The proposal made by the current Commission on the structure of banks deals with this issue. It would limit the systemic risk associated with too-big-to-fail banks’ trading activities. We need to find a workable solution but I will make it a priority to push for an early agreement on this proposal, working closely with this Committee and Member States – in order to prioritise greater certainty and stability for the industry.

I know there are different viewpoints – some arguing the proposal goes too far, and others not far enough – but I believe that if all sides work constructively, a sensible compromise can be found. Implementing the bank structural reform together with the TLAC requirement and other complementing supervisory measures should effectively tackle the too-big-to-fail problem. However, I will remain vigilant and assess whether further measures are needed. In particular, I will use all the tools at my disposal to make sure that the banking sector is properly protected from risks emanating in the non-banking sectors.

On the question of what a healthy European banking system would look like, it is one that would support growth and benefit EU citizens, companies and society as a whole. It would be a system where taxpayers are no longer exposed to the risk of banks’ failures. A system that is solid and stable, without too-big-to-fail, too-costly-to-save or too-complex-to resolve banks.   Finally it would be a system that is responsibly regulated, managed and supervised: a system based on strong ethical standards and sound governance, and a system that EU citizens can trust.


16. The IMF is warning about an uncontrolled rise of shadow banking activities. You stated a need to be vigilant of the risks such activities entail but also to distinguish economically useful activities of this kind from others. Can you outline how you propose to detect these activities, assess their utility and ensure the application of the principle of “same risks, same rules”? In this regard, what is your opinion about the key provisions regarding the Commission legislative proposal on Money Market Funds?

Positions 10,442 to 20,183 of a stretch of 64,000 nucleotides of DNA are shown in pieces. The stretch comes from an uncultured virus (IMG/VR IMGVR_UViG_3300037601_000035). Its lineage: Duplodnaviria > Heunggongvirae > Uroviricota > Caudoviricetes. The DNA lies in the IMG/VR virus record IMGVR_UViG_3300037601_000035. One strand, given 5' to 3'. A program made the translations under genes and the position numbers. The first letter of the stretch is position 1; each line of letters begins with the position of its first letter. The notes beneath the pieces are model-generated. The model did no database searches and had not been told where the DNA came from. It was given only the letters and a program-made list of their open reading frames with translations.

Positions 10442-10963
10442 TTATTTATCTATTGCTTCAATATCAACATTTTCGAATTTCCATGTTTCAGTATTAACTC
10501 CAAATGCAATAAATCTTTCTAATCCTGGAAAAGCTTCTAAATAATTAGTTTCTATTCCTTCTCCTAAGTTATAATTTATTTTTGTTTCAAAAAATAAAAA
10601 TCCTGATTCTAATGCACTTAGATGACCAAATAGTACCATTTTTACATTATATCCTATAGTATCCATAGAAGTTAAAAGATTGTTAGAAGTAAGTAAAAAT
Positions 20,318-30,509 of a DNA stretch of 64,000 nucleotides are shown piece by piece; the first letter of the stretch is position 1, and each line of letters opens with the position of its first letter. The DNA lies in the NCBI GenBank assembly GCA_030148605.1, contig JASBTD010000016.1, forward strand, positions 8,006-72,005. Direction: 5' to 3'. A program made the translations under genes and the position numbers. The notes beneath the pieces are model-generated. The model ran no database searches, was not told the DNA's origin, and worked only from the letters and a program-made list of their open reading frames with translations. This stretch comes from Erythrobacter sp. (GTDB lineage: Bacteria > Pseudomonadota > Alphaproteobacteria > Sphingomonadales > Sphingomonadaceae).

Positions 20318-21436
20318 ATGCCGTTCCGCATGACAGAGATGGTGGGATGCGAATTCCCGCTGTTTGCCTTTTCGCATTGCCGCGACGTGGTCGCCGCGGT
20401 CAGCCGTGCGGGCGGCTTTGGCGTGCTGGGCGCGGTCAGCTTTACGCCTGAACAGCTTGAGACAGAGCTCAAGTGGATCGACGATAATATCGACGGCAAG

I agree with the assessment of the IMF that the challenge for policymakers is to maximise the potential benefits of shadow banking while minimizing systemic risks. That is why during the hearing I underlined the importance I attach to being alert and vigilant to the risks entailed but also being in a position to capitalise on its benefits. This dovetails with what we want to achieve under the Capital Markets Union. My approach regarding shadow banking will consist of helping to deliver transparent and resilient market-based financing while tackling financial risks.

The Commission has already implemented a number of measures to provide a better framework to address shadow banking risks, such as harmonised rules applying to hedge fund activities (AIFMD), strengthening rules for derivatives products (EMIR) or implementing risk retention requirements in securitisation transactions.

The Commission has more recently adopted additional proposals to shed more light on these risks and to bring certain shadow banking activities within the regulatory perimeter. I am committed to seeing rapid agreement on the MMF regulation and the Securities Financing Transactions regulation so they can enter into force as quickly as possible.

I think there is also a need to develop monitoring tools to identify new vulnerabilities in the system as at the moment we lack sufficient and reliable data on Shadow Banking risks. For instance our proposals to increase transparency on some financial transactions (the Commission proposal on Securities Financing Transactions or ‘SFT’) will help supervisors better to quantify risks inherent in such transactions.

Second, the European Systemic Risk Board is developing risk indicators on shadow banking in the EU to monitor trends and detect potential vulnerabilities emerging in this sector. This will also help supervisors in their work.

Third, the Commission has asked the European Banking Authority to assess the size of financial entities that have bank-like activities and fall outside the scope of European banking prudential regulation. The report is being finalized and should be published in the coming weeks. I look forward to receiving this report and to discussing it with you.

We need to shed more light on what constitutes shadow banking. The work of the ESRB and EBA will be very important in helping to identify shadow banking activities and the risk they may pose.

In terms of assessment, my questions will be (1) what is the risk to financial stability of the activity, the financial instrument, or the entity? (2) What are the risks deriving from the interconnection between regulated activities and shadow banking activities? And (3) how does this activity, instrument or entity contribute to financing the economy?

I will come forward with proposals to strengthen the oversight and regulation of shadow banking if the data shows that there are risks to financial stability. I recognise that it is also important that Shadow Banking should be subject to the principle of same risks, same rules.

So far as MMFs in particular are concerned, the current Commission proposal contains several measures on diversification, the quality of assets or on the liquidity of MMFs that are crucial for all MMFs. That is why I will strive to find an agreement on this proposal as a matter of priority.